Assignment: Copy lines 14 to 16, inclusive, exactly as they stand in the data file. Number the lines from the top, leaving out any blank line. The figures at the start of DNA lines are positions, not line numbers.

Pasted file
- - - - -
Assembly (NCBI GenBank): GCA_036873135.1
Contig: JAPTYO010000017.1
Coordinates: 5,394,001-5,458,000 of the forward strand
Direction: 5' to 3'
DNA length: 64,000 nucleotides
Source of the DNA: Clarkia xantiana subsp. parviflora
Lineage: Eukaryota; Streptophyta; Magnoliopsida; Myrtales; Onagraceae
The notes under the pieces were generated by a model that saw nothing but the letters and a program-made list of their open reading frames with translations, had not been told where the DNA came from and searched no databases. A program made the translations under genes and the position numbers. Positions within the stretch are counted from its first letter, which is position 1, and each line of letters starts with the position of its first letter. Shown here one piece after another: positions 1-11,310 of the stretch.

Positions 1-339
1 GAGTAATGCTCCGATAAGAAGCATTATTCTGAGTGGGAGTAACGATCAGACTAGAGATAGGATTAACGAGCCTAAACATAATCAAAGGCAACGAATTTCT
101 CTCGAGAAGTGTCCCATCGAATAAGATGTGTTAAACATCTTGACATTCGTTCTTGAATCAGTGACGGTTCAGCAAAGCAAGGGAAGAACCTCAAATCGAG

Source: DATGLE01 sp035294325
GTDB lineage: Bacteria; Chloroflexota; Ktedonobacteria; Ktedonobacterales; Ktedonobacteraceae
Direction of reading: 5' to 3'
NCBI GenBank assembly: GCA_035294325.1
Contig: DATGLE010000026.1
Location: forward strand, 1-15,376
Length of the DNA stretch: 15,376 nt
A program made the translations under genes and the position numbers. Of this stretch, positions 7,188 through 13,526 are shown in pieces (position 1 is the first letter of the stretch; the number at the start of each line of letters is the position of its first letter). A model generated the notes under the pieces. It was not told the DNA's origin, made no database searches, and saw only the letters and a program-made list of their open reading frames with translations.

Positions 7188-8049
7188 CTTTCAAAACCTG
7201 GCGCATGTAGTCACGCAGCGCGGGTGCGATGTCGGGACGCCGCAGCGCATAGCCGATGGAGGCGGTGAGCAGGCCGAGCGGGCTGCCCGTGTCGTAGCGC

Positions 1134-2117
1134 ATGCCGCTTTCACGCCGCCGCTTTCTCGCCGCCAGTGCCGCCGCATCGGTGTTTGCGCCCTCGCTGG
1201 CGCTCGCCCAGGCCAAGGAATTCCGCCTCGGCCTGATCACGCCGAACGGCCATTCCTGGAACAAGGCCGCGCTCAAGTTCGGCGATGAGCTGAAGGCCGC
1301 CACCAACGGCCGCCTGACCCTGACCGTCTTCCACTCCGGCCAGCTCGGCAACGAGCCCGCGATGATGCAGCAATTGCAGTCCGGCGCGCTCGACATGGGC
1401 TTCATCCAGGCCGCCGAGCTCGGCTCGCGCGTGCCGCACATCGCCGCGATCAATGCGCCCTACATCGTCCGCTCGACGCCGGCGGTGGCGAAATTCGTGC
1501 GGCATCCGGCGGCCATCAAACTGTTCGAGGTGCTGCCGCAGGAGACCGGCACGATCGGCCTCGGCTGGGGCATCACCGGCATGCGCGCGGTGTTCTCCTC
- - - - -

Direction of reading: 5' to 3'
NCBI GenBank assembly: GCA_035294325.1
Contig: DATGLE010000026.1